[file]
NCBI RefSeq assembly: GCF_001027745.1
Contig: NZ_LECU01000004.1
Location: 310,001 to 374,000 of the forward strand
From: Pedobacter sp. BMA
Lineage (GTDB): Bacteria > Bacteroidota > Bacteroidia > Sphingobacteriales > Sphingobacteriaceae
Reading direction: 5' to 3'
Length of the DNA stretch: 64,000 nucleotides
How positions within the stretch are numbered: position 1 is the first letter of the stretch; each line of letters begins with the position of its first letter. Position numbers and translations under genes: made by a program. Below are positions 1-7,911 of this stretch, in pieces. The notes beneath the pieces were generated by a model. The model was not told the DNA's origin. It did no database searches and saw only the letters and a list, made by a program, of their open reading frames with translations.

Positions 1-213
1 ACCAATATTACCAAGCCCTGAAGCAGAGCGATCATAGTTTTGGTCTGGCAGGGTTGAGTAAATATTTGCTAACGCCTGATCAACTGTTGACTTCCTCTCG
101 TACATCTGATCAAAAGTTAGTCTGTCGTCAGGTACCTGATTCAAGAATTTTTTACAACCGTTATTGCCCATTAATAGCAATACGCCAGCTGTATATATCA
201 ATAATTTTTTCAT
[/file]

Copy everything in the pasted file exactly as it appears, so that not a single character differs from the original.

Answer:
NCBI RefSeq assembly: GCF_001027745.1
Contig: NZ_LECU01000004.1
Location: 310,001 to 374,000 of the forward strand
From: Pedobacter sp. BMA
Lineage (GTDB): Bacteria > Bacteroidota > Bacteroidia > Sphingobacteriales > Sphingobacteriaceae
Reading direction: 5' to 3'
Length of the DNA stretch: 64,000 nucleotides
How positions within the stretch are numbered: position 1 is the first letter of the stretch; each line of letters begins with the position of its first letter. Position numbers and translations under genes: made by a program. Below are positions 1-7,911 of this stretch, in pieces. The notes beneath the pieces were generated by a model. The model was not told the DNA's origin. It did no database searches and saw only the letters and a list, made by a program, of their open reading frames with translations.

Positions 1-213
1 ACCAATATTACCAAGCCCTGAAGCAGAGCGATCATAGTTTTGGTCTGGCAGGGTTGAGTAAATATTTGCTAACGCCTGATCAACTGTTGACTTCCTCTCG
101 TACATCTGATCAAAAGTTAGTCTGTCGTCAGGTACCTGATTCAAGAATTTTTTACAACCGTTATTGCCCATTAATAGCAATACGCCAGCTGTATATATCA
201 ATAATTTTTTCAT